AUTUMN FILM MARATHON
Turkmenistan hosted the traditional autumn festival of Russian films this November. Being carried out jointly by the Embassy of the Russian Federation in Ashgabat and the Ministry of Culture of Turkmenistan, this cultural action was originally designed as "Days of Mosfilm" six years ago. Regardless of its scope, a huge film library and scale of work of this largest and renowned Soviet-Russian film studio made it possible to implement many promising projects that contributed to strengthening friendship, enhancing the cultural dialogue between the two fraternal peoples and developing professional contacts between Turkmen and Russian filmmakers.
This fact was also highlighted by the General Director of the Mosfilm Cinema Concern, film director, screenwriter, producer, People's Artist of the Russian Federation Karen Shakhnazarov, who specifically arrived in Ashgabat in 2013 for the first Mosfilm Days. At that time, the head of the film studio expressed hope that Russian film screenings would become a traditional event and, as time proved, he was not mistaken. In recent years, residents of Turkmenistan have watched many films, including those that make the "golden classic" of cinema.
It has become a tradition to invite guests of honor to the cultural action to provide cinema art connoisseurs with an opportunity to meet famous Russian filmmakers. Suffice it to recall that the famous film director, screenwriter and actor Stanislav Govorukhin also presented his works in Ashgabat as part of the festival "Cinema: Open Borders." In different years, in the framework of Days of Culture of the friendly country, Turkmenistan's cinema lovers met with many People's Artists of Russia such as Veniamin Smekhov, Natalia Bondarchuk, Alexander Goloborodko, as well as Valery Garkalin, Irina Lachina, Yaroslav Boyko, Pavel Belozerov, Alexander Vasyutinsky, Svetlana Toma and Alexander Ponkratov-Cherniy. "Days of Mosfilm" saw the participation of filmmakers Karen Shakhnazarov, Vladimir Menshov, Vera Storozheva, People's Artists of Russia Vladimir Ilyin, Vera Alentova, theater and cinema artist Alexander Popov.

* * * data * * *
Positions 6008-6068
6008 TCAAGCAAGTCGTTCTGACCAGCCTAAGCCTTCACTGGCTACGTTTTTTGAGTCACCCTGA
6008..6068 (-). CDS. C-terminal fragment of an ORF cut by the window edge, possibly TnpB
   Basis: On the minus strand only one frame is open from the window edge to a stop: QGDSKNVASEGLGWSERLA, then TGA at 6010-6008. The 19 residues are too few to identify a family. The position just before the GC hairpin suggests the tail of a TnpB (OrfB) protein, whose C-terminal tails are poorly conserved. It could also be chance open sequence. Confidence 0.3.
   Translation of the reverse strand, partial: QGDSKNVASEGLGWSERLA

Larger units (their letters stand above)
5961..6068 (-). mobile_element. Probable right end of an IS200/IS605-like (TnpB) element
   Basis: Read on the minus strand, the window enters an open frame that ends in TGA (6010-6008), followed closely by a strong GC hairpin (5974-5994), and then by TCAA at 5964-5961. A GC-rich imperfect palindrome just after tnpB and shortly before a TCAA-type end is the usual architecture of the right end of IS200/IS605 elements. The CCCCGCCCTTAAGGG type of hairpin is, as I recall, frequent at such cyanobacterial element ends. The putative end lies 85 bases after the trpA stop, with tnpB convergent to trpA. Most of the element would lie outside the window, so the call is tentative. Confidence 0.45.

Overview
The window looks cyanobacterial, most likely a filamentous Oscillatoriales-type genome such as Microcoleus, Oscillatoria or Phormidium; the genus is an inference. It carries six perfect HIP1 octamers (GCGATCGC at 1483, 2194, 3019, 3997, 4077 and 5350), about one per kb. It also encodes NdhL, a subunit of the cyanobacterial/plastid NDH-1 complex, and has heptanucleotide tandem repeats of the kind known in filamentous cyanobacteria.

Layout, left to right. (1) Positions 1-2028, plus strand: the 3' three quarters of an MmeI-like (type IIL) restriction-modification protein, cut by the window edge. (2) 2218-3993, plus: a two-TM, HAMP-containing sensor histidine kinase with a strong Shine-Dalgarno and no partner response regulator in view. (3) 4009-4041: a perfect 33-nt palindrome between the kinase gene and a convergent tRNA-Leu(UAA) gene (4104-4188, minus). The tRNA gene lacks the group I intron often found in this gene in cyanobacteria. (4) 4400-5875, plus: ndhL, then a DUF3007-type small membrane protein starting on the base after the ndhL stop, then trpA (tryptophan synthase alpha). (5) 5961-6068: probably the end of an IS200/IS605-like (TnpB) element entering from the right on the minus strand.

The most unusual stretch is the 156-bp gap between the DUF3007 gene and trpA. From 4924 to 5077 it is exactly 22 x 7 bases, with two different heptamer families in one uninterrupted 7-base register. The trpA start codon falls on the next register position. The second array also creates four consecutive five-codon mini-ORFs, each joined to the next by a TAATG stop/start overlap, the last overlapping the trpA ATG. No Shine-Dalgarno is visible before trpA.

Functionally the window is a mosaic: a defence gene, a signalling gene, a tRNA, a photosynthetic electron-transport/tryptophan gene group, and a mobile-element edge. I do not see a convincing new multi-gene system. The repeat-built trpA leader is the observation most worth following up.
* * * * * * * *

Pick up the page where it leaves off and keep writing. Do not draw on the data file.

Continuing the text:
However, this popular cultural action has changed over time. The "geography of film screenings" has expanded since 2015. They now take place not only in major cinema centers of the Turkmen capital but also in the administrative centers of the regions, in particular in the cities of Mary and Turkmenabat. Films from other Russian film studios are also screened as part of "Mosfilm" studio films. Most of them are modern motion pictures.
When drawing up the program of the current event, the organizers certainly took into account the Turkmen audience's growing interest in modern Russian films. This was evidenced by the fact that the Ashgabat Cinema Center was filled to capacity at the event opening ceremony on November 1. The heads of a number of diplomatic missions accredited in Ashgabat, the art intelligentsia and the mass media representatives came to support the organizers of Days of Russian Cinema.
In his welcoming remarks, Ambassador Extraordinary and Plenipotentiary of the Russian Federation to Turkmenistan Alexander Blokhin noted that the Russian language remained an interethnic means of communication. Noting the positive trend in preserving and studying the Russian language in Turkmenistan, the Russian Ambassador expressed his profound gratitude to the President of Turkmenistan for ensuring conditions to maintain the Russian language and support the process of mutual enrichment of cultures. According to the Russian Ambassador, about 20 thousand Turkmen students currently study at the Russian higher education establishments, and Russian remains the language of instruction at the Turkmen-Russian Joint Secondary School named after Pushkin and at more than one hundred classes of the national secondary schools. Knowledge of the Russian language creates a favorable background for cooperation between the two countries in the humanitarian sphere. "Language is a powerful mechanism connecting the peoples of the two countries, helping to communicate with and understand each other not only in daily life but also at the interstate level," Alexander Blokhin said. He wished all the visitors a pleasant journey through the art of Russian cinema.